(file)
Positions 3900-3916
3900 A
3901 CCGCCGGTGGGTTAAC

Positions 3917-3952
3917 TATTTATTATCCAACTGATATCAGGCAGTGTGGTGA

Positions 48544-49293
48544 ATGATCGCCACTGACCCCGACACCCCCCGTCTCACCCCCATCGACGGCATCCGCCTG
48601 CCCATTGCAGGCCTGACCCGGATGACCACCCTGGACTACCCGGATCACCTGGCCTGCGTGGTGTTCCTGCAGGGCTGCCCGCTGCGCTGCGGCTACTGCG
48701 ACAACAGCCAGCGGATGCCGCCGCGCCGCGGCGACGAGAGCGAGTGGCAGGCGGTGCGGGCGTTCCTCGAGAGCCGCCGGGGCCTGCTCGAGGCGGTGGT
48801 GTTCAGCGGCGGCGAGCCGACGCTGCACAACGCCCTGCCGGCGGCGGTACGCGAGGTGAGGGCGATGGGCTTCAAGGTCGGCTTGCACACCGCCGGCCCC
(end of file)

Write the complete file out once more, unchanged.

Positions 3900-3916
3900 A
3901 CCGCCGGTGGGTTAAC

Positions 3917-3952
3917 TATTTATTATCCAACTGATATCAGGCAGTGTGGTGA

Positions 48544-49293
48544 ATGATCGCCACTGACCCCGACACCCCCCGTCTCACCCCCATCGACGGCATCCGCCTG
48601 CCCATTGCAGGCCTGACCCGGATGACCACCCTGGACTACCCGGATCACCTGGCCTGCGTGGTGTTCCTGCAGGGCTGCCCGCTGCGCTGCGGCTACTGCG
48701 ACAACAGCCAGCGGATGCCGCCGCGCCGCGGCGACGAGAGCGAGTGGCAGGCGGTGCGGGCGTTCCTCGAGAGCCGCCGGGGCCTGCTCGAGGCGGTGGT
48801 GTTCAGCGGCGGCGAGCCGACGCTGCACAACGCCCTGCCGGCGGCGGTACGCGAGGTGAGGGCGATGGGCTTCAAGGTCGGCTTGCACACCGCCGGCCCC